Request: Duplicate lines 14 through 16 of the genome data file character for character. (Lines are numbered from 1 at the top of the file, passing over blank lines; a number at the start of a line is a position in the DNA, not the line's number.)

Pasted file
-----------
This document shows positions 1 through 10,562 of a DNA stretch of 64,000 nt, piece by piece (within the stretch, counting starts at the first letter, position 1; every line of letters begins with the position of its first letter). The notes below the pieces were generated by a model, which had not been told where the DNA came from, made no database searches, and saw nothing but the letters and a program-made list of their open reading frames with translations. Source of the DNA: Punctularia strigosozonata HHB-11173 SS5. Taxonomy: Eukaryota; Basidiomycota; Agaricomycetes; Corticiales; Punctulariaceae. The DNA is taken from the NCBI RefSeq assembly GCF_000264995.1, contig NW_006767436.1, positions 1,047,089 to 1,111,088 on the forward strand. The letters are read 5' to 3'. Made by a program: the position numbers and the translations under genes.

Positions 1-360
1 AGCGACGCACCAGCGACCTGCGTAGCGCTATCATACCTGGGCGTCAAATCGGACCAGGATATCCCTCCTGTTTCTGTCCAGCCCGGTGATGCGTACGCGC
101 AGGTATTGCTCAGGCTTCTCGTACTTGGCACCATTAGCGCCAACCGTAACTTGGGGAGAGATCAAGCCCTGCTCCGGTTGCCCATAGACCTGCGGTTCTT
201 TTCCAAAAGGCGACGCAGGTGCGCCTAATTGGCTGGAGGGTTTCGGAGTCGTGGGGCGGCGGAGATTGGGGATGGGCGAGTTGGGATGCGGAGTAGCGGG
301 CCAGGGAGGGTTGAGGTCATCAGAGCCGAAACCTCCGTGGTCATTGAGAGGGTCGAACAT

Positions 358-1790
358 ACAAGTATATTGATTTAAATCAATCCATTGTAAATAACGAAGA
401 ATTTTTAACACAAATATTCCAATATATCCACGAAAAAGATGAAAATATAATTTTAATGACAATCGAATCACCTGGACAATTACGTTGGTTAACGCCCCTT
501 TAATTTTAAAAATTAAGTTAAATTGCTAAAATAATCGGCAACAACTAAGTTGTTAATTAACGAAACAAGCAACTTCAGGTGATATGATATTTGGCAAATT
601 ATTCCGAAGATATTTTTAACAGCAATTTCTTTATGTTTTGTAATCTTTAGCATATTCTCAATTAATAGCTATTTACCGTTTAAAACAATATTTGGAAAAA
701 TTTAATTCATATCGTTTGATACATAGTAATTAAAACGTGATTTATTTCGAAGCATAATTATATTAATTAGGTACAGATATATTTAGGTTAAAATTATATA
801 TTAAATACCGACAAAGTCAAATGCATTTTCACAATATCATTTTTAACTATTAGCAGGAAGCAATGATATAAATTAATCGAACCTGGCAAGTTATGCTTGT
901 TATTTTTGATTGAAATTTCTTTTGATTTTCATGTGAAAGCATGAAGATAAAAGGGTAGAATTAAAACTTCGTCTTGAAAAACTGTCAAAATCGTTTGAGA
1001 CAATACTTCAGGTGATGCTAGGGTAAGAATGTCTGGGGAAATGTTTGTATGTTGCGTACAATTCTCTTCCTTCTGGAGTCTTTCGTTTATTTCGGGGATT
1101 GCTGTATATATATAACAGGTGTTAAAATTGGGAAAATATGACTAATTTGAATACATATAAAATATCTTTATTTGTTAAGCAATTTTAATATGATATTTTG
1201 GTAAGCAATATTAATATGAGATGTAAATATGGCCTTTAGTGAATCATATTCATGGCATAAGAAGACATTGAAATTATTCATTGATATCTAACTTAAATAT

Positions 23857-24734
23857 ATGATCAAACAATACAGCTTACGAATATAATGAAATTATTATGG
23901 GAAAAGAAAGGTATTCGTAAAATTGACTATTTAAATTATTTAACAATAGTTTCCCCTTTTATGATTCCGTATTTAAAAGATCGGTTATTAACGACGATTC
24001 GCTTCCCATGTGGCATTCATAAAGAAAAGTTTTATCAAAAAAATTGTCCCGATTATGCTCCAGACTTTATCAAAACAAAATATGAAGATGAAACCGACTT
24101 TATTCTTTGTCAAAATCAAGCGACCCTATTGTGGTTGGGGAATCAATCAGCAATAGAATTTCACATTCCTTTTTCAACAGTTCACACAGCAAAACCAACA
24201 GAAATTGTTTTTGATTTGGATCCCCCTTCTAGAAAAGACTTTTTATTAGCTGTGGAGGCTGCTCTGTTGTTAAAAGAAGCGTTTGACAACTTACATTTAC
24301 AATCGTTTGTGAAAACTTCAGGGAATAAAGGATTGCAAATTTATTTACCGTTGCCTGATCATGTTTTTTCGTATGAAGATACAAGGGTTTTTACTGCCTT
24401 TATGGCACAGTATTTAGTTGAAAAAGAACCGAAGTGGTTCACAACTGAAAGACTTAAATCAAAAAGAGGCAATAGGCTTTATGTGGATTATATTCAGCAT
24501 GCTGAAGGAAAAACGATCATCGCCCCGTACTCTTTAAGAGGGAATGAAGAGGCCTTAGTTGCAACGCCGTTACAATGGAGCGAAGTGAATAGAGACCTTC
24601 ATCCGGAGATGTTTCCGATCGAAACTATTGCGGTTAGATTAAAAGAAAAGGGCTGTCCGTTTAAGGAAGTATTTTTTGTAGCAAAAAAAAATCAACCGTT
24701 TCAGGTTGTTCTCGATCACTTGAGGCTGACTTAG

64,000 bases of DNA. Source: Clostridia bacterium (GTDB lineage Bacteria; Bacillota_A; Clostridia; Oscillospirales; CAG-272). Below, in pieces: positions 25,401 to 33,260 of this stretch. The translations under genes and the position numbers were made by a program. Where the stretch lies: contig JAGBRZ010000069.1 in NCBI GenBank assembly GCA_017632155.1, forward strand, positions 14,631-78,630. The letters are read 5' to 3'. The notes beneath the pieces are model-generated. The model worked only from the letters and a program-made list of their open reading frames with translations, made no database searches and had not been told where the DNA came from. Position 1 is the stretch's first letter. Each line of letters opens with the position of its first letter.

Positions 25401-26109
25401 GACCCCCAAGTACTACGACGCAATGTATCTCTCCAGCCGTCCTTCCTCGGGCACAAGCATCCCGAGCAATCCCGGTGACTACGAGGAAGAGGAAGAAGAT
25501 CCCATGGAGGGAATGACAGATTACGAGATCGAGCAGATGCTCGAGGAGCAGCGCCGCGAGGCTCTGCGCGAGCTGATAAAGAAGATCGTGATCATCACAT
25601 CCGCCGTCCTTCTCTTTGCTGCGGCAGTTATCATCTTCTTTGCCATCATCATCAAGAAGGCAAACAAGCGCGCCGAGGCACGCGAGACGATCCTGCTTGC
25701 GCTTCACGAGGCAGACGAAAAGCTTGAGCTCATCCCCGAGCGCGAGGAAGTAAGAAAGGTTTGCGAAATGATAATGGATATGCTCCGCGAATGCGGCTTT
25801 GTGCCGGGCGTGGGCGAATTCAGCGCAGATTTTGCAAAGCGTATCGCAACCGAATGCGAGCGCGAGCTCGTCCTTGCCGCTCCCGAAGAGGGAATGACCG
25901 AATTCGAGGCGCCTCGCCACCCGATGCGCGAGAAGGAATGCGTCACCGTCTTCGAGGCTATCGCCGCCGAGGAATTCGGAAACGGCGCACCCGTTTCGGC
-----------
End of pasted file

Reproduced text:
901 TATTTTTGATTGAAATTTCTTTTGATTTTCATGTGAAAGCATGAAGATAAAAGGGTAGAATTAAAACTTCGTCTTGAAAAACTGTCAAAATCGTTTGAGA
1001 CAATACTTCAGGTGATGCTAGGGTAAGAATGTCTGGGGAAATGTTTGTATGTTGCGTACAATTCTCTTCCTTCTGGAGTCTTTCGTTTATTTCGGGGATT
1101 GCTGTATATATATAACAGGTGTTAAAATTGGGAAAATATGACTAATTTGAATACATATAAAATATCTTTATTTGTTAAGCAATTTTAATATGATATTTTG